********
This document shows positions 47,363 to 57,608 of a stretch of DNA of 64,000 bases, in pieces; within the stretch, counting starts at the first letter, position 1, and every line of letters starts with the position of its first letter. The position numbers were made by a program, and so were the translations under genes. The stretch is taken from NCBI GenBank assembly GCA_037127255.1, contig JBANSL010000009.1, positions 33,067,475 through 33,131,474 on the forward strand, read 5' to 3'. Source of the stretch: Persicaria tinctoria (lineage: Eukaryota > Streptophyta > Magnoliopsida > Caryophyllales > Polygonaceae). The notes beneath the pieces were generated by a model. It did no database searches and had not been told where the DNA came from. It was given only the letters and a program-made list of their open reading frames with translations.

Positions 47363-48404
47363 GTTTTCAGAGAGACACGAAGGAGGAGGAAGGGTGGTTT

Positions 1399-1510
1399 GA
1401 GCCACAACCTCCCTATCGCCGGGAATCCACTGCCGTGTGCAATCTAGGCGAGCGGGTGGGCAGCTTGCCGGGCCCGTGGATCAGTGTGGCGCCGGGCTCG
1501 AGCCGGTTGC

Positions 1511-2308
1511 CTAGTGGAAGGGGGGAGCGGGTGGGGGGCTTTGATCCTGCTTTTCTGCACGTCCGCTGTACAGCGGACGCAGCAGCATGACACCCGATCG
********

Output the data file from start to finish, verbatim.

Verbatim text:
This document shows positions 47,363 to 57,608 of a stretch of DNA of 64,000 bases, in pieces; within the stretch, counting starts at the first letter, position 1, and every line of letters starts with the position of its first letter. The position numbers were made by a program, and so were the translations under genes. The stretch is taken from NCBI GenBank assembly GCA_037127255.1, contig JBANSL010000009.1, positions 33,067,475 through 33,131,474 on the forward strand, read 5' to 3'. Source of the stretch: Persicaria tinctoria (lineage: Eukaryota > Streptophyta > Magnoliopsida > Caryophyllales > Polygonaceae). The notes beneath the pieces were generated by a model. It did no database searches and had not been told where the DNA came from. It was given only the letters and a program-made list of their open reading frames with translations.

Positions 47363-48404
47363 GTTTTCAGAGAGACACGAAGGAGGAGGAAGGGTGGTTT

Positions 1399-1510
1399 GA
1401 GCCACAACCTCCCTATCGCCGGGAATCCACTGCCGTGTGCAATCTAGGCGAGCGGGTGGGCAGCTTGCCGGGCCCGTGGATCAGTGTGGCGCCGGGCTCG
1501 AGCCGGTTGC

Positions 1511-2308
1511 CTAGTGGAAGGGGGGAGCGGGTGGGGGGCTTTGATCCTGCTTTTCTGCACGTCCGCTGTACAGCGGACGCAGCAGCATGACACCCGATCG